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Challenging 3 common myths about PPT safety

PPT Safety

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Though every bit as popular as larger counterbalance and reach trucks, powered pallet movers are often downplayed when it comes to accident risk and the training required to reduce it.

But with some powered pallet trucks (PPTs) weighing more than a small car, it’s vital that those responsible for their use understand how to do so safely.

To get to the root of the issue, we explore some of the common myths contributing to perceptions of PPT safety, and challenge them…

Myth #1: Powered pallet truck operation involves little to no risk

Many people believe there is little risk involved with the use of pallet trucks. Perhaps this is related to their stature. PPTs are smaller than other lift trucks, have no cab, and are controlled by the operator walking beside the truck using a tiller arm. Or, perhaps people are more comfortable with them because they occasionally see them, even share the same aisle space with them, when they go shopping.

But, however commonplace, the truth is that PPTs can soon cause serious accidents and costly damage in untrained hands. Though smaller in size than counterbalance and reach trucks, they too have the ability to cause life changing injuries if used incorrectly.

Unsafe PPT operation often causes injuries to lower limbs. Pedestrian varieties can inadvertently contact lower legs or be pulled over feet and toes, causing operators serious crush or entrapment injuries under the truck. Indeed, in recent years, a leading retailer was fined £1m when an operator fractured every toe on one foot after an accident in which an electric-powered pallet truck rolled backwards over it.

The assumption that pallet trucks pose little to no risk must be addressed throughout the workforce, for the good of your team and your business.

Myth #2: There is little difference between one pallet truck and the next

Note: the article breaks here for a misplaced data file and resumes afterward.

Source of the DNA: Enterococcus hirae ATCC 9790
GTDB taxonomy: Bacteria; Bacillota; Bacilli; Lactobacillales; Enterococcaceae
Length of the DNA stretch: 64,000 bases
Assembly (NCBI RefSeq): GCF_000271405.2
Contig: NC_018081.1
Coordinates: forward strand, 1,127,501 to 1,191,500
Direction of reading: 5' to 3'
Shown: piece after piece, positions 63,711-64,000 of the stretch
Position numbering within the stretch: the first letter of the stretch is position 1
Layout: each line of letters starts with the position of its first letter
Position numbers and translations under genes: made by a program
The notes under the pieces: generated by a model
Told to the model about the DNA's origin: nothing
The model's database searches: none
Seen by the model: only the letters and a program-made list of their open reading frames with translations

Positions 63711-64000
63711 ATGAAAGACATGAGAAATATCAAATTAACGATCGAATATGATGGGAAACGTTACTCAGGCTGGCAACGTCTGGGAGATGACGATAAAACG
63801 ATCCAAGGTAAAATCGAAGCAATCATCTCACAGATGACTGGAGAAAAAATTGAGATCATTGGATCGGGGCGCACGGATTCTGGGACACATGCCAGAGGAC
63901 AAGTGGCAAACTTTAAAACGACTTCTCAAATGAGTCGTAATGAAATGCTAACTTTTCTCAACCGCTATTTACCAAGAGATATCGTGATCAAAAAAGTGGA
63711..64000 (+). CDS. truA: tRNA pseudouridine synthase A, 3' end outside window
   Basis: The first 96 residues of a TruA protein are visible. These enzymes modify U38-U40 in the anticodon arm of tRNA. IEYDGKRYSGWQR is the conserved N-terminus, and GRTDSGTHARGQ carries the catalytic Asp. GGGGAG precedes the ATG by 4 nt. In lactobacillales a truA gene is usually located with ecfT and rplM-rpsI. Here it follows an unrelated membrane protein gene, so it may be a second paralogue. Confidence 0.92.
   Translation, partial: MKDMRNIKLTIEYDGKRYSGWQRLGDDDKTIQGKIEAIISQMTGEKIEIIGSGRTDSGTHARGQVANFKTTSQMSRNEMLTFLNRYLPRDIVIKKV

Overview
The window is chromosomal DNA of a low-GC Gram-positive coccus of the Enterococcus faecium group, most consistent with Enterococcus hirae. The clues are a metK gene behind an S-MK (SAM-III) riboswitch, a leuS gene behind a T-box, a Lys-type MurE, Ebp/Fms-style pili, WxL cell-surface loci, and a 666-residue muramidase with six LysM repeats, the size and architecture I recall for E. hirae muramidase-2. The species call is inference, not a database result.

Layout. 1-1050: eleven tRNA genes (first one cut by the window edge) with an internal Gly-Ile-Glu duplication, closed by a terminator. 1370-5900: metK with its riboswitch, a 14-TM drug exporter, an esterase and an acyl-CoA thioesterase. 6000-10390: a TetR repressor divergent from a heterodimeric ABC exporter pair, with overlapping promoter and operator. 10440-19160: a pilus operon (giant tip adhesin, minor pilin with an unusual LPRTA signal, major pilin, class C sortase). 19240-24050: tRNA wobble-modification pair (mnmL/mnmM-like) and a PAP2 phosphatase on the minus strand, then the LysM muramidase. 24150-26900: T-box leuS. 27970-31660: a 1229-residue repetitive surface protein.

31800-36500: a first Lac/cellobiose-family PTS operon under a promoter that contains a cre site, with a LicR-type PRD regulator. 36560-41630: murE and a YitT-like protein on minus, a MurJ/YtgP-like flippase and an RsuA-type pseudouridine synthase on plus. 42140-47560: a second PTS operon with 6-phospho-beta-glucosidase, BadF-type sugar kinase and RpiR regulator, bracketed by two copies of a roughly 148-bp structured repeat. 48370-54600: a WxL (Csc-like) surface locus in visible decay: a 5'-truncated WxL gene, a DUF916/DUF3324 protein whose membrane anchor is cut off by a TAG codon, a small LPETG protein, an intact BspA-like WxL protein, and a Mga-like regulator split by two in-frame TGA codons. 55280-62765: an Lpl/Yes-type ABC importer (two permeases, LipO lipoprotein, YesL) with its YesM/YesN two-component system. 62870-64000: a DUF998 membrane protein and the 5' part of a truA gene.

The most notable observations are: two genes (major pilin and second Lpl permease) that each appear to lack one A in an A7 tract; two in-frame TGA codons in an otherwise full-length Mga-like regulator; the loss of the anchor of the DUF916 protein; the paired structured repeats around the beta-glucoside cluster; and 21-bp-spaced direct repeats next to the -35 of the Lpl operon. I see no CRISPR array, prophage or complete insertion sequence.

Another misconception stems from a lack of understanding around the variations of pallet trucks on the market (and their associated categorisation). Generally speaking, there is little awareness of the vast range available and, as a result, similar looking trucks can be pigeonholed as one and the same.

However, with each make and model having varied controls, components and functions, misidentification can mean inadvertently overlooking hazards unique to a specific variant.

There are pedestrian, rider and flip down platform variants, and all with varying purposes and a range of power sources. A good understanding of these variations will help ensure that you don’t fall foul of another common myth – that being trained on one type qualifies you to operate them all.

To help ensure the provision of relevant training for the many variants, pallet trucks are grouped into standardised categories by the Accrediting Bodies Association (ABA). Training on each category will need to include specific features which may not be relevant to another variant, so, for the safety of your operations, understanding these groupings (and therefore which trucks operators are qualified to use) is vital.

Myth #3: PPT training is not a legal requirement

As we’ve seen, with so many different variants available, one course does not fit all trucks. But there is another, more ominous, myth surrounding PPT training – that it is not required at all.

Despite the common misconception, pallet truck training is not optional – it is a firm requirement for safety and compliance.

Serious accidents occur all too often involving MHE and, tragically, most are entirely avoidable. By undergoing the proper training, operators can ensure they have the skills and knowledge to use this equipment safely, reducing the risk of accidents and incidents.

Not only does training provide a business with confidence that its operations are going to function in a safe and efficient manner, but it also helps it to ensure that they are meeting their legal requirements. PUWER 1998 specifies that employers must provide adequate training for anyone using work equipment, and this includes pallet trucks. This should cover how it’s used, the associated risks and precautions to take and, for assurances that it will meet all necessary industry standards, look for a provider delivering training to an accredited standard.

Indeed, quality is key. While sometimes perceived as sufficient and perhaps time-saving, informal training or video-based courses alone can leave PPT operators at risk of dangerous knowledge gaps and your operations open to accidents.

A good understanding of the equipment you are dealing with is ultimately required to ensure the people using it, and those around them, can remain safe and your operations remain compliant and productive. Dispel the myths surrounding PPT safety and make sure you understand the real risks affecting your operations.

To find out more about training for your pallet truck operators, please click here or contact us to discuss.

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